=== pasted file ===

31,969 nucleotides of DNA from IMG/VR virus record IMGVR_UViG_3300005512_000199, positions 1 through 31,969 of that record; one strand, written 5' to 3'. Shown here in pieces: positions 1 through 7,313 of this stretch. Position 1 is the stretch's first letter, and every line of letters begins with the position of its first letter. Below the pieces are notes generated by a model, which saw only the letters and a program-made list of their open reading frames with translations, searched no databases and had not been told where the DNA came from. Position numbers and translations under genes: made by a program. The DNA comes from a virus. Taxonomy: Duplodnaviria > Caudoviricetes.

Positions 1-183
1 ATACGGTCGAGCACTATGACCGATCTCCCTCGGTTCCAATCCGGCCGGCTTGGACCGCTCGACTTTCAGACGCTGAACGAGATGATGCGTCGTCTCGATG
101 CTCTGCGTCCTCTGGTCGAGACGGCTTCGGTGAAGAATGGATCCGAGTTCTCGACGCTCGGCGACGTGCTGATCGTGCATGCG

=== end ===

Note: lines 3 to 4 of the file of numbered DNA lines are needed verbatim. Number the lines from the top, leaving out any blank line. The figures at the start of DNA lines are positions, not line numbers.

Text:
1 ATACGGTCGAGCACTATGACCGATCTCCCTCGGTTCCAATCCGGCCGGCTTGGACCGCTCGACTTTCAGACGCTGAACGAGATGATGCGTCGTCTCGATG
101 CTCTGCGTCCTCTGGTCGAGACGGCTTCGGTGAAGAATGGATCCGAGTTCTCGACGCTCGGCGACGTGCTGATCGTGCATGCG